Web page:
Moving from a bottle to a sippy cup is often seen as a developmental milestone. A step in the journey from helpless little bundle to fully independent child. What most people don’t know is that the sippy cup we all see as pivotal in a baby’s journey to self-feeding freedom, was not invented with the child in mind at all.
Where it all started…
In the late 1980s mechanical engineer Richard Belanger became tired of following his son around clearing up the spills from a clip top cup that thought it could outsmart a toddler. It obviously didn’t take long for little Bryan to discover that if he shook it upside down all the juice would dribble out and soak the floor, an exercise that was regularly practised. Belanger used his work designing hot glue guns to create a nozzle that used air pressure to trap the liquid inside the cup, so the nozzle didn’t leak, even when it was held upside down. Belanger negotiated a licensing deal with Playtex a few years later and the rest is history. All very good for living room carpets but, as it turns out, not so great for the oral development of young children.
The occasional use of a spouted cup will not cause any irreversible and devastating damage to your toddler and may even save the back of the car from a Ribena bath on a long journey. However, it is not uncommon for children to drink solely from this style of cup all day, every time they need a drink. While this is convenient it may not allow them to develop at the rate they may do otherwise.
Here comes the science
Babies principally uses an ‘anterior-posterior’ tongue movement to move soft solids and liquids to the back of the mouth for swallowing until they are around 12 months old. This is called the infant suckle-swallow pattern. After this age they start to develop a more mature swallow pattern using a wave like motion of the tongue created by bringing the tongue tip to meet the bumpy ridge behind the teeth, the ‘alveolar ridge’, enabling the baby to swallow a wider range of food textures. This is a major development that drinking exclusively from a hard-spouted cup can delay as the spout sits across the front of the tongue meaning it is impossible for the tongue tip to be elevated. This forces the child to continue using the immature suckle-swallow pattern beyond the developmental timeframe of 6-12 months.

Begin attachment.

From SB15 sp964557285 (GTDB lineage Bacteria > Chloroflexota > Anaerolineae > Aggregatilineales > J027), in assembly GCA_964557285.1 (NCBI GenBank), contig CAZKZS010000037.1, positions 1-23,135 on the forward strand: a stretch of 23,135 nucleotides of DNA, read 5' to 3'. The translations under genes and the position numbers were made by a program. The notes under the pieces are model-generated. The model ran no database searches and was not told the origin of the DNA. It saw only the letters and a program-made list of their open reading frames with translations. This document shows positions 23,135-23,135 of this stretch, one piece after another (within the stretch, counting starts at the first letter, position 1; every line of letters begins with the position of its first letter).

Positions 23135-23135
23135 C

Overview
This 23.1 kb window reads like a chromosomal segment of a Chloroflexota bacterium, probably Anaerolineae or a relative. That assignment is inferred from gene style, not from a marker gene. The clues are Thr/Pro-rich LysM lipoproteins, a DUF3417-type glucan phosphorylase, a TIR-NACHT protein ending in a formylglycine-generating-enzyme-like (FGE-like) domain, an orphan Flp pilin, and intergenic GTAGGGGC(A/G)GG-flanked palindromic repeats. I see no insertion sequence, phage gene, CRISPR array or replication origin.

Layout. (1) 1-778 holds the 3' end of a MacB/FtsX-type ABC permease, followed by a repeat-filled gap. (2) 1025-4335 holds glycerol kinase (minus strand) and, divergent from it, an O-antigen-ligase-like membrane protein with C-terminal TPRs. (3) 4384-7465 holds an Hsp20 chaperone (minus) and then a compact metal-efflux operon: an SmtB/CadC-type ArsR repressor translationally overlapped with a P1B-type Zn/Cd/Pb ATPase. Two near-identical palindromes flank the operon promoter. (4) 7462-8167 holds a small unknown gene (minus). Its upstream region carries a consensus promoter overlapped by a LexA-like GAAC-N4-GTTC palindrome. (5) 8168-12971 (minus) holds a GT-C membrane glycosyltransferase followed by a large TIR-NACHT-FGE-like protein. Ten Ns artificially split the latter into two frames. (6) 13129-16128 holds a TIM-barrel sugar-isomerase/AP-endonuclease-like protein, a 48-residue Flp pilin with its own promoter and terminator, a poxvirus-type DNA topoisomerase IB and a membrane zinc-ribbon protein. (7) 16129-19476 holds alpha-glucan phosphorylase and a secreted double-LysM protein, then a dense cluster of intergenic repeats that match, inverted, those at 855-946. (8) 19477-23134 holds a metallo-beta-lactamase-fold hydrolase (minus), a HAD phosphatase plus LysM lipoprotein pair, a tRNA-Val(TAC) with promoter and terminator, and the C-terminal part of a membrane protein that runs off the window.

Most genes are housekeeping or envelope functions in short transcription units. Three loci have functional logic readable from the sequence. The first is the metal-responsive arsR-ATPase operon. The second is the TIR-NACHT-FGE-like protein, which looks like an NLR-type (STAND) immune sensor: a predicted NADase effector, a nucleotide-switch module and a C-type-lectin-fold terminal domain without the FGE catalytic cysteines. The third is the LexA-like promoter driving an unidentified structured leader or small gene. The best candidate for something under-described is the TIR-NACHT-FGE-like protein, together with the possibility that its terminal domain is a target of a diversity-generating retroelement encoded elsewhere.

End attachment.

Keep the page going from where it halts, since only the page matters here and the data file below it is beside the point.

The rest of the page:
When the tongue cannot elevate it finds a natural resting place further forward in the mouth, often causing a delay in the advancement of a child’s speech and language skills which go hand in hand with the development of the swallowing pattern.
Babycup to the rescue
Babycup First Cup has been designed with all of this in mind, so we have kept it simple. As the cup is completely open there is no spout or no-spill valve causing the unnatural tongue position. It encourages the advancement of swallow pattern, promotes fine motor skills and has no damaging effect on emerging tiny teeth.
The argument from a 1980s parent (such as my own mother) may be that ‘you all had a sippy cup and you were fine’ but armed with this understanding of the developmental process and easily avoidable stumbling blocks it seems silly to ignore it. Yes, the occasional use of a hard-spouted cup will save a sleep deprived parent from having to sacrifice the nearest tea towel to mop up a spill but in the long run open cups such a Babycup will help your little one to not only feed themselves earlier and more efficiently but also enable them to make their way to one of the best and most exciting milestones: speech!